By expanding the search, responds Sherwood Lollar. Instead of measuring only carbon, she suggests measuring hydrogen isotopes, because biological systems also prefer hydrogen (H) to the heavier deuterium (2H).
If the longer-chain abiogenic hydrocarbons are ever detected in the martian atmosphere, how could we distinguish them from similar hydrocarbons that are the breakdown products of kerogen, a remnant of decomposing living matter? The answer, Sherwood Lollar repeats, could be found in the isotopes. Abiogenic hydrocarbon chains would contain a higher proportion of heavier isotopes than the hydrocarbon chains derived from the breakdown of kerogen.
"Future missions to Mars plan to look for the presence of higher hydrocarbons as well as methane," Sherwood Lollar says. "If this isotopic pattern can be identified in martian methane and ethane for instance, then this type of information could help resolve abiogenic versus biogenic origin."
Gathering more evidence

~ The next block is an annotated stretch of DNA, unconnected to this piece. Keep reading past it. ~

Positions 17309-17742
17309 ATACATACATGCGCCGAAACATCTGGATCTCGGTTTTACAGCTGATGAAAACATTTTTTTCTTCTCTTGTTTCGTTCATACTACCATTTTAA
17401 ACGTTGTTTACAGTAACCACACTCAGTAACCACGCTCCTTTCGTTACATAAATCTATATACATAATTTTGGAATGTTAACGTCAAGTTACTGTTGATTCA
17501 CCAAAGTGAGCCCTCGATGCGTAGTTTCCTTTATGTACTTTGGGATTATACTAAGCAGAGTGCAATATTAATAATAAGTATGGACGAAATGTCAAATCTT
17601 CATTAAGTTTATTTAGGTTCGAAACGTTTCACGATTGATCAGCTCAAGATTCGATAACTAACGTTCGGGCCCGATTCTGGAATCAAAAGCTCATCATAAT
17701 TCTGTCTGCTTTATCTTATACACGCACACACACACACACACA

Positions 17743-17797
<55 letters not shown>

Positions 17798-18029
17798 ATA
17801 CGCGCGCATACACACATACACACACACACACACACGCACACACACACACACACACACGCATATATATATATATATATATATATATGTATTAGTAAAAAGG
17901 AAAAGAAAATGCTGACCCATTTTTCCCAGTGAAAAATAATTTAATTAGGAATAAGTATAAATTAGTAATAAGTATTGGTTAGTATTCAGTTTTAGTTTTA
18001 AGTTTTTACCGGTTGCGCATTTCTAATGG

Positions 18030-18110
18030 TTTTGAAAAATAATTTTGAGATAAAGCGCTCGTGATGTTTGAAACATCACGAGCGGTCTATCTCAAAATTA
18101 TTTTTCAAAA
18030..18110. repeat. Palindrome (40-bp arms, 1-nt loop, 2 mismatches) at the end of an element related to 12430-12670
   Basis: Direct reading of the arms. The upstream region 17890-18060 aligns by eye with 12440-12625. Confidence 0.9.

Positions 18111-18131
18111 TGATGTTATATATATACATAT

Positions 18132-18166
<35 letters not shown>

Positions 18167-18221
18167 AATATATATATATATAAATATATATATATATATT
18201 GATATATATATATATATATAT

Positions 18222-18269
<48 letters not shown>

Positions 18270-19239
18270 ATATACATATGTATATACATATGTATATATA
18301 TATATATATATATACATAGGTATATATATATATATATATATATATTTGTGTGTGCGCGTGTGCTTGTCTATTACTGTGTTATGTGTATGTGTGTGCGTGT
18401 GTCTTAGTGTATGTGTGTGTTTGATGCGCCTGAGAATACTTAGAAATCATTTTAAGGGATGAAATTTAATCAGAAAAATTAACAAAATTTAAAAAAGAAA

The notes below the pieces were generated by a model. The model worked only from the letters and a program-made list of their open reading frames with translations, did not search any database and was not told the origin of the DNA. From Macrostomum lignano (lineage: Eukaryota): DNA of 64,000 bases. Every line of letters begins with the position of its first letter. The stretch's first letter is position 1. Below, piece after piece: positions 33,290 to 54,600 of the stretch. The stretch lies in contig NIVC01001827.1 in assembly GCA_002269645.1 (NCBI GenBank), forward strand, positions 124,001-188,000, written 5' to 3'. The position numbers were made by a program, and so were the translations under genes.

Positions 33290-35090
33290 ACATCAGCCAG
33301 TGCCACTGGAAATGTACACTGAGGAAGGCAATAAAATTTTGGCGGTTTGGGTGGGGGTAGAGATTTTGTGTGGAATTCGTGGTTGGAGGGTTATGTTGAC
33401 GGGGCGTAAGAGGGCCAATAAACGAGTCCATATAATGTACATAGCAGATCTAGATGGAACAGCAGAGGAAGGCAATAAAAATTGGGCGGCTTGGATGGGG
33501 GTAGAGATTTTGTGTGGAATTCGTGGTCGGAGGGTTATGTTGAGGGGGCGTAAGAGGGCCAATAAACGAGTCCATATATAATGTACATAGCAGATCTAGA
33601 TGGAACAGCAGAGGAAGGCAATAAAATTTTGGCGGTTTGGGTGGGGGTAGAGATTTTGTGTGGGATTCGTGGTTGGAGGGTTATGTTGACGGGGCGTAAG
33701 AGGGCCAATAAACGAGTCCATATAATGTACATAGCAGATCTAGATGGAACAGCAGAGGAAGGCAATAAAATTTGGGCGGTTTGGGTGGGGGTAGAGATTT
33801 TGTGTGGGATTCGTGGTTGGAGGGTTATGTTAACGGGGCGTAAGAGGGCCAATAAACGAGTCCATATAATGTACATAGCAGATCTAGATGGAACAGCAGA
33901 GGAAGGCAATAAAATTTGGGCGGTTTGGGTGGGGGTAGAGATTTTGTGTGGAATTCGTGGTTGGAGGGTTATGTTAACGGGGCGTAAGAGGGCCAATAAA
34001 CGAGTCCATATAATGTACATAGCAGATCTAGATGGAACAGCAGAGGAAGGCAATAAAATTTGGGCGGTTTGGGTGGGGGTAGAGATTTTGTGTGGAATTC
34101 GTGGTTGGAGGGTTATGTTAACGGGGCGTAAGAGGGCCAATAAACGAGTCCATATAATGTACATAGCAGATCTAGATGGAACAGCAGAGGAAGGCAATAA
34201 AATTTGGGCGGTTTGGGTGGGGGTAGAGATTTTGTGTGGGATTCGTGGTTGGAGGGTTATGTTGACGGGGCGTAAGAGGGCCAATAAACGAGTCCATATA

Isotopes figure prominently in several upcoming space missions that could slake the growing thirst for evidence on the methane mystery:
* The Phoenix lander, scheduled for launch in August 2007, will go to an ice-rich region near the North Pole, and "dig up dirt and analyze the dirt, along with the ice," says William Boynton of the University of Arizona, who will direct the mission. The lander's mass spectrometer will measure isotopes in any methane trapped in the soil, if the concentration is sufficient. "We won't be able to measure the isotope ratio [in the atmosphere], because it won't be a high enough concentration," Boynton says.
* Mars Science Laboratory, scheduled for launch sometime between 2009 and 2011, is a 3,000-kilogram, six-wheel rover packed with scientific instruments. The tunable laser spectrometer and mass spectrometer-gas chromatograph may both be able to ferret out isotope ratios of carbon and other elements.